Money supply statistics published by the RBA, such as M1, M3 and Broad Money (BM), suggest the government have been increasing money supply to “support the economy” for many years.
'The only inconvenience is, that none of these projects are yet brought to perfection...'
The final and hardest to understand 'cost-of-living' driver is banking.
The supply-cut deal has so far resulted in a surprisingly high OPEC compliance of more than 90 percent.
Oil prices have stabilized and the cost cutting measures implemented over the past three years should allow companies to turn a profit even though crude trades for about half of what it did back in 2014.
Just as the rapid rise of floating storage in 2015 and 2016 was a sign of the deepening global supply imbalance, draining tankers of stored oil is an early sign that the supply glut is receding.
Most economic analysis blames influences inside the system for decline in growth, but what about influences outside, like the environment?
A developing country could spend its money trying to abate carbon dioxide emissions or it could invest in enough resources to adapt to climate change successfully.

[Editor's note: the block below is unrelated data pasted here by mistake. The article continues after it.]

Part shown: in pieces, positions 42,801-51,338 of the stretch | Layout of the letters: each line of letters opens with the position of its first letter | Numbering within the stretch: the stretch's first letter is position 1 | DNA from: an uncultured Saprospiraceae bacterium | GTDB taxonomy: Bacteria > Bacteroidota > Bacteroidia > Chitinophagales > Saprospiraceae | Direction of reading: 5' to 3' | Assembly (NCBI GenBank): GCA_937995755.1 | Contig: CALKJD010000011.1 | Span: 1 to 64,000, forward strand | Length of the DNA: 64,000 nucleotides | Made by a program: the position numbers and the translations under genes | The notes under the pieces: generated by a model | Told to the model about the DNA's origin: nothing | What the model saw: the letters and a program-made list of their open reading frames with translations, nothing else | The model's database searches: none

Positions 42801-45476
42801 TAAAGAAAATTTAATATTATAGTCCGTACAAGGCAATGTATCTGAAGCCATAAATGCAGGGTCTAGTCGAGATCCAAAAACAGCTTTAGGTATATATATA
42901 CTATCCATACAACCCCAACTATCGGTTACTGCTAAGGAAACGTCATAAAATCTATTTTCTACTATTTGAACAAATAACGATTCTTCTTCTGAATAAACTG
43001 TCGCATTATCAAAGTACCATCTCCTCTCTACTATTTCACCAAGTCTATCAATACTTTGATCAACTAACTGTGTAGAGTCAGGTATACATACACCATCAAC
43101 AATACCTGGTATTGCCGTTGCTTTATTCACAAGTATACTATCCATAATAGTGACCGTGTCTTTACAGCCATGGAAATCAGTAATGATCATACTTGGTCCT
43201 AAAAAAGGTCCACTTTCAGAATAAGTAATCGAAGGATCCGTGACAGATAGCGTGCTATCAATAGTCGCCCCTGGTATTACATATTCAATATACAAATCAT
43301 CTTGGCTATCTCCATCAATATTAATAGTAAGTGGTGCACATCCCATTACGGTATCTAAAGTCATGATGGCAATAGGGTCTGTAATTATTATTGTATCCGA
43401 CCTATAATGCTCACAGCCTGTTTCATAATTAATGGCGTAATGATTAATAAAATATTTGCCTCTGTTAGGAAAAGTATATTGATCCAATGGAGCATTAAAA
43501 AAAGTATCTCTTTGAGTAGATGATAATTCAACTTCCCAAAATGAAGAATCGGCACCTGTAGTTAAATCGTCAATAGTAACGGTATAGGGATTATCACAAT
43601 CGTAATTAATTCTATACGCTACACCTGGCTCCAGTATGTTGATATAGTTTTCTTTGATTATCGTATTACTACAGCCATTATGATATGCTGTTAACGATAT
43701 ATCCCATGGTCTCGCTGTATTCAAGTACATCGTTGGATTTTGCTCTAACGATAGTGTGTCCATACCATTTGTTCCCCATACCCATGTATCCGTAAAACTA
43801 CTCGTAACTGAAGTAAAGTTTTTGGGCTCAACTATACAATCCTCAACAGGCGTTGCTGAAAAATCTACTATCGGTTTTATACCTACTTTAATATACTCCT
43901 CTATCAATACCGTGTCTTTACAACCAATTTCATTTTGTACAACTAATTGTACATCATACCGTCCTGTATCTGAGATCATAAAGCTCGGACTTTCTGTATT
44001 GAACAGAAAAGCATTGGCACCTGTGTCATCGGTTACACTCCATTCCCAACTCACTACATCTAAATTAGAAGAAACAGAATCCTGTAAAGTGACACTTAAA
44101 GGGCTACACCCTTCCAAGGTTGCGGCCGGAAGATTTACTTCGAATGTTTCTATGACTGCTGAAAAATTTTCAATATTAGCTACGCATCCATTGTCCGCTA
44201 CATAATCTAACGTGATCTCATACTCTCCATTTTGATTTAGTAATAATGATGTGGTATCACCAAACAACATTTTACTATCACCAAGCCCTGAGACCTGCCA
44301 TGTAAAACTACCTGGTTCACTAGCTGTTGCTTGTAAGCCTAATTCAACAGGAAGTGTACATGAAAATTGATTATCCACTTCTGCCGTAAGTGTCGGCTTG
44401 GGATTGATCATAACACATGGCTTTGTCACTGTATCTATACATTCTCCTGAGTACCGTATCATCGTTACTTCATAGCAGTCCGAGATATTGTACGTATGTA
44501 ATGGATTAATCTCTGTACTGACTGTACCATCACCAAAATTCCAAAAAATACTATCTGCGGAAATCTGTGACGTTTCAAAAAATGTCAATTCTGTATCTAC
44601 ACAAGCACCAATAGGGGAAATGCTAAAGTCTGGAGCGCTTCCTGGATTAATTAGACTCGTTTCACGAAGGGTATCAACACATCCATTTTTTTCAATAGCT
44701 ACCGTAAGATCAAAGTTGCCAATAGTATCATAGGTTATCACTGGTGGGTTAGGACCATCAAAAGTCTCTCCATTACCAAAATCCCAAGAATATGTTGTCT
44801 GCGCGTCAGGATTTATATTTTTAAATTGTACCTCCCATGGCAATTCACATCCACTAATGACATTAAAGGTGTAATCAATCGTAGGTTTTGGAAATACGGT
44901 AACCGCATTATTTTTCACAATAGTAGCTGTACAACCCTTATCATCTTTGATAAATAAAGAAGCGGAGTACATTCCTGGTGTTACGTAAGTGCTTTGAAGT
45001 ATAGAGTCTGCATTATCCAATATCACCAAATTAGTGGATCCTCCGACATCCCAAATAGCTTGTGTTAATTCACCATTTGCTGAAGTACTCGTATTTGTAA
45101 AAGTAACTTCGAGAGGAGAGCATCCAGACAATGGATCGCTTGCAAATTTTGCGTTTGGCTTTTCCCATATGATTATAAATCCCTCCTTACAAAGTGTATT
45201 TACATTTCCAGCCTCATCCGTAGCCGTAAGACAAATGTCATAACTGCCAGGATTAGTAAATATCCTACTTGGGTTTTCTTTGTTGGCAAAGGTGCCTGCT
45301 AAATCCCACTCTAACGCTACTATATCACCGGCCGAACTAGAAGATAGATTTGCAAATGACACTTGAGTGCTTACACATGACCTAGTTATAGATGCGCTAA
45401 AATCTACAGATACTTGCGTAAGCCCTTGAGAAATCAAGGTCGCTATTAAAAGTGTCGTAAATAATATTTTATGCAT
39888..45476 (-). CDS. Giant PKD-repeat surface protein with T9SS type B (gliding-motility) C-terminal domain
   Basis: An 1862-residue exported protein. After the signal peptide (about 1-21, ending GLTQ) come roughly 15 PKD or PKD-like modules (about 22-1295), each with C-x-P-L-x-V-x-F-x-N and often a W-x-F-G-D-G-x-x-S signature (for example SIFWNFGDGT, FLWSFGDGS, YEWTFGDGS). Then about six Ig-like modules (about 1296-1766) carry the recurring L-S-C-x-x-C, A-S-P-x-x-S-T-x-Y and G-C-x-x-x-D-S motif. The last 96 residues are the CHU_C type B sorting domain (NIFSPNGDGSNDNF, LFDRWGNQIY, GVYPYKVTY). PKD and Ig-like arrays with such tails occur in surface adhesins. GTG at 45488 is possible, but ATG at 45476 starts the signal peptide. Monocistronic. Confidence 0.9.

What do we want, precarious, unsafe and socially inadequate employment, poverty, categorical- means-tested welfare and downward envy or a universal basic income?
While the chaos has political meddling written all over it, its roots are actually technical. That is, the NEM was not designed to be a vehicle for appeasing our environmental conscience.
There is no let up in the lies, ignorance and dissembling that passes for debate on Australian energy policy.
The second is the Government knows the system is not working well but since it has no intention of changing it, it sees no point in admitting it.